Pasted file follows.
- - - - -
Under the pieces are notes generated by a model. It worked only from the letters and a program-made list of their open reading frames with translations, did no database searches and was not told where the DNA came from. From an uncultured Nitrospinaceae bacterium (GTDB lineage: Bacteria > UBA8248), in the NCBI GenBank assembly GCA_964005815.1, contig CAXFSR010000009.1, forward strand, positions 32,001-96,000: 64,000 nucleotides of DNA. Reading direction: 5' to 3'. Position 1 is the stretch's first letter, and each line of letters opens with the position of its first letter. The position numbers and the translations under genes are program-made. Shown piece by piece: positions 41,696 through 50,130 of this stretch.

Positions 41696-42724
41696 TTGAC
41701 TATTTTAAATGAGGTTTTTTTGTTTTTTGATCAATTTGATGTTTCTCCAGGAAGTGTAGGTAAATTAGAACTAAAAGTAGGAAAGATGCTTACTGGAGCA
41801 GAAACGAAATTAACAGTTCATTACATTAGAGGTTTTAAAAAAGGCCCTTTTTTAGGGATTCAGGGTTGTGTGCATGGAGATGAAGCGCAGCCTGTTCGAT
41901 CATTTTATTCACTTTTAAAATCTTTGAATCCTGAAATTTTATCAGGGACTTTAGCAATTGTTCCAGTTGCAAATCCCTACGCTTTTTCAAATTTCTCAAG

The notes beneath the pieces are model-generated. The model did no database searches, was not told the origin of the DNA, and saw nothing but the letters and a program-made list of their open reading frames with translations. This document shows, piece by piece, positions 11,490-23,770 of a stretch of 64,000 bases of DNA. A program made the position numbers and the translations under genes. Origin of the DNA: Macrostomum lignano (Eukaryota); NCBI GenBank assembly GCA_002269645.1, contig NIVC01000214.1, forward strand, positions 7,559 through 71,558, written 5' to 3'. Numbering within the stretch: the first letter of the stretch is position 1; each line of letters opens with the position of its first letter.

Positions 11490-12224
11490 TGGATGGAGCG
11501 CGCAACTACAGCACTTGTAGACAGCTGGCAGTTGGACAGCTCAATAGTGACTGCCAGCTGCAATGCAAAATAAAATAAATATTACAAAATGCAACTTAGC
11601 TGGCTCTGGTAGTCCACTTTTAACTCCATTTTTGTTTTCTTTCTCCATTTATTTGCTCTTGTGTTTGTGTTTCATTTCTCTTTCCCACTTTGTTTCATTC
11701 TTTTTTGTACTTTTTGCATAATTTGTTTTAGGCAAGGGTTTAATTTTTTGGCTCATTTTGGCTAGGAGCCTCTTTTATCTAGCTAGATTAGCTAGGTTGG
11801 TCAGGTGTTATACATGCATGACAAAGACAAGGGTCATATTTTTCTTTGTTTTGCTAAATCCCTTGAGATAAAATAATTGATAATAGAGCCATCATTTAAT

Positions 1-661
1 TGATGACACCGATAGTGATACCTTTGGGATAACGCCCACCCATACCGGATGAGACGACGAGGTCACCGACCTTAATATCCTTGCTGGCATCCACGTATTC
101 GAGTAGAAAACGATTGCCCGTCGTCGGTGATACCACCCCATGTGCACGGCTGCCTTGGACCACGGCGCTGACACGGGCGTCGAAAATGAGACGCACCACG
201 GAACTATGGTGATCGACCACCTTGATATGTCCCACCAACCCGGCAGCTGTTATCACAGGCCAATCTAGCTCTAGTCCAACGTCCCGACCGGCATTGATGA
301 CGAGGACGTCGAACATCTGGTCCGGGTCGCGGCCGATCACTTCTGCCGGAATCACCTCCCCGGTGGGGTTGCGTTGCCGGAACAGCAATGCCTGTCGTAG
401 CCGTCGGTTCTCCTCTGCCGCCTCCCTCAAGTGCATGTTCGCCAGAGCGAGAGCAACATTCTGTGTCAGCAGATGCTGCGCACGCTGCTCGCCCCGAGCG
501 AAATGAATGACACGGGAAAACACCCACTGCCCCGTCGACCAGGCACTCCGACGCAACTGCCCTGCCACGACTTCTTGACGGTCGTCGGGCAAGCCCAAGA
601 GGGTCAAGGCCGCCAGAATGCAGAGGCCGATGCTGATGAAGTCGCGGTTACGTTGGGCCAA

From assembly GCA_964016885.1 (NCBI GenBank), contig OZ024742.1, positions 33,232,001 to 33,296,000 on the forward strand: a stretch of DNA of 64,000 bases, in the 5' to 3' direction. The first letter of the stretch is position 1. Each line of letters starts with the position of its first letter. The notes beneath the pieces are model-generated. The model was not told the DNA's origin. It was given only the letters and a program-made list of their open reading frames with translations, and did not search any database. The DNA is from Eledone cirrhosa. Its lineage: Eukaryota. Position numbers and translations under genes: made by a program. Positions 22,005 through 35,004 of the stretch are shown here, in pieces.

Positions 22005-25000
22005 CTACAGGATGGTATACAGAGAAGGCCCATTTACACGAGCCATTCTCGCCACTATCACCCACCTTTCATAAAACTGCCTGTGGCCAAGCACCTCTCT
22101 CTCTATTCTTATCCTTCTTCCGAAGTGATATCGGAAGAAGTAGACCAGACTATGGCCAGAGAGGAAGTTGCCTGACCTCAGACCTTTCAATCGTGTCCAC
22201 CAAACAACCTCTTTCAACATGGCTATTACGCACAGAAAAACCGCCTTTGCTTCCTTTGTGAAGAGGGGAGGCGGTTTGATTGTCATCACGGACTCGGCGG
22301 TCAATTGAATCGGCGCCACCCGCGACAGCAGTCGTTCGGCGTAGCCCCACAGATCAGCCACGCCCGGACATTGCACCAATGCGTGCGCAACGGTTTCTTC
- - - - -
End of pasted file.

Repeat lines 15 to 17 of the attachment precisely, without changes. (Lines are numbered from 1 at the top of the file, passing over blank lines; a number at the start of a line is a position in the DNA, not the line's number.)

1 TGATGACACCGATAGTGATACCTTTGGGATAACGCCCACCCATACCGGATGAGACGACGAGGTCACCGACCTTAATATCCTTGCTGGCATCCACGTATTC
101 GAGTAGAAAACGATTGCCCGTCGTCGGTGATACCACCCCATGTGCACGGCTGCCTTGGACCACGGCGCTGACACGGGCGTCGAAAATGAGACGCACCACG
201 GAACTATGGTGATCGACCACCTTGATATGTCCCACCAACCCGGCAGCTGTTATCACAGGCCAATCTAGCTCTAGTCCAACGTCCCGACCGGCATTGATGA